Nucleation Capital founder and managing partner, Valerie Gardner, joined an impressive roster of virtual speakers at the 2021 New Nuclear Capital conference, December 8-9, 2021, focused on the financing necessary for setting the foundation for the deployment of the next generation of advanced reactors.
Speaking on a panel entitled, “Perspectives on Private Financing: Emerging Financing Arrangements and the Role of Financial Institutions,” Ms. Gardner represented the voice of the first venture capital fund and its LP investors focused on investing in the advanced nuclear sector, which represents a major paradigm shift for the nuclear industry.
Ms. Gardner spoke of the “reframing” that becomes possible when, rather than trying to finance large, grid-scale projects, a bevy of small, private ventures are raising capital in order to design small, manufacturable, modular reactors. The fact that these ventures are developing technologies that will be meeting a huge need in the market from which they will generate profits, opens up financing mechanisms that were otherwise not possible, specifically venture capital, which invests in the equity of private, high-growth enterprises, which have set their sights set on meeting the demand of a huge and growing market for clean energy.
The fact that Climate Change is barreling down on the planet and forcing the widescale transition away from dirty sources of energy plays an important, critical part of the reason investors, especially climate investors, believe the future market for Advanced Nuclear is huge.
While it is not entirely clear that the nuclear community understands just how much of a paradigm shift this is for the future of the nuclear industry, investors are searching high and low for clean tech options. Experts have made it clear: we need nuclear to solve the energy problems, and nuclear may be the “greenest” investment there is. These factors together fundamentally shift nuclear’s relationship to venture capital, as investors will accept risks in order to achieve both climate solutions and returns. This forces the industry to look past “Alpha Particles to Alpha Generation.”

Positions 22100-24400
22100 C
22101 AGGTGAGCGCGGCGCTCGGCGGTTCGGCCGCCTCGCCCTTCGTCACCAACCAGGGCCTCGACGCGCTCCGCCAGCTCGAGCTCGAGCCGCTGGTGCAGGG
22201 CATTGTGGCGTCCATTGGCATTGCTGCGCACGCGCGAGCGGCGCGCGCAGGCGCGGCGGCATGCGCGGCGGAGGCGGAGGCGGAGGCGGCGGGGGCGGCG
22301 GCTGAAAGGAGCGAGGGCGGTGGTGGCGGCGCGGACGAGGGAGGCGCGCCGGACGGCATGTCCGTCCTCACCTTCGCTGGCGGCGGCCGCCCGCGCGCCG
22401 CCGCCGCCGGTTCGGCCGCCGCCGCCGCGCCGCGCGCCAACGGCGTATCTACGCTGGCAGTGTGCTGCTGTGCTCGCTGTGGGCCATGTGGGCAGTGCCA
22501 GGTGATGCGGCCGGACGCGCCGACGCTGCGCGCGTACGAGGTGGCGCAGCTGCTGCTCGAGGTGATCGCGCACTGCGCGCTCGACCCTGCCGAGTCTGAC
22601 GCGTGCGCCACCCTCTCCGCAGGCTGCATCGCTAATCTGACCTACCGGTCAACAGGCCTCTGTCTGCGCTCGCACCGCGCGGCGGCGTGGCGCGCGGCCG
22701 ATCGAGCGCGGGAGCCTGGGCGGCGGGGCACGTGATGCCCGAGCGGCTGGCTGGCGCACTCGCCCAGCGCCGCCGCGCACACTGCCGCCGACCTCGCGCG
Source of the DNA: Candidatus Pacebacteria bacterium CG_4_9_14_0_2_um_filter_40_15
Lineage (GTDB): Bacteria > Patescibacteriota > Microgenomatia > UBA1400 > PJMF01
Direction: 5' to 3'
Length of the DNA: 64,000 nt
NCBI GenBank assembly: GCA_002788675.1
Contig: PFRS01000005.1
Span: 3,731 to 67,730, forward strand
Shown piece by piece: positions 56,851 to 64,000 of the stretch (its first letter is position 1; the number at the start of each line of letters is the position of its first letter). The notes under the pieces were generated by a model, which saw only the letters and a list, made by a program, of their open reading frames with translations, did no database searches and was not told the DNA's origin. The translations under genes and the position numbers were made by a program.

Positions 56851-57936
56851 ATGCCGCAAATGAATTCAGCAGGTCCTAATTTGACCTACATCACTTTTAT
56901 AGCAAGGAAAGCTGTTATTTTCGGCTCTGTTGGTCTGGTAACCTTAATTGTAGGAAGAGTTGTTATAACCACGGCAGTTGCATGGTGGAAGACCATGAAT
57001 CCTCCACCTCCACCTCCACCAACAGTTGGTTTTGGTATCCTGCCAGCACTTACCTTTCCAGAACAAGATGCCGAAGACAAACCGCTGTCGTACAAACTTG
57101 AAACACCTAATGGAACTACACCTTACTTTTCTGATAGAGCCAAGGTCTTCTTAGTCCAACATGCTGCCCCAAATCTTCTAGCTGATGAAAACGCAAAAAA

Generating “Alpha” is the term investors use for generating investment returns that beat the market. Venture capital seeks this type of outperformance. Given nuclear’s dense, always on clean energy, venture capitalists are taking note of the ability of top ventures to achieve alpha, particularly in light of the extraordinary risks.
Yes, every venture capitalist is wrong more than they are right and some 80% of returns are generally produced by a mere 5% of invested assets, which is why VCs must be very picky as to whcih ventures they invest in, and only select those they believe could be homeruns.
Once the exclusive purview of institutional investors and the wealthiest investors, disruption within the venture industry itself has made venture capital accessible to a much broader class of accredited investors.
Online investment platforms, such as that used by Nucleation Capital, now enables accredited investors to access and elect to support a much broader range of fund managers and fund types, invest at lower levels and see decreased costs and risks. This enables those who really understand the value proposition of nuclear to be able to invest in this next generation of private ventures. The demographic of potential investors has been effectively increased by these platforms, translating into nearly 15 million more investors and nearly a trillion dollars of private capital that can flow into worthy ventures.
Ms. Gardner noted that these combined trends—private ventures seeking to deploy smaller, manufactured systems, climate change and the democratization of venture—have important implications for Advanced Nuclear ventures and bodes well for the sector’s future ability to follow the more standard venture capital pathways for financing growth with equity fundraising rounds, and scaling their future deployments with access to the regular public markets and standard capital stack financing channels.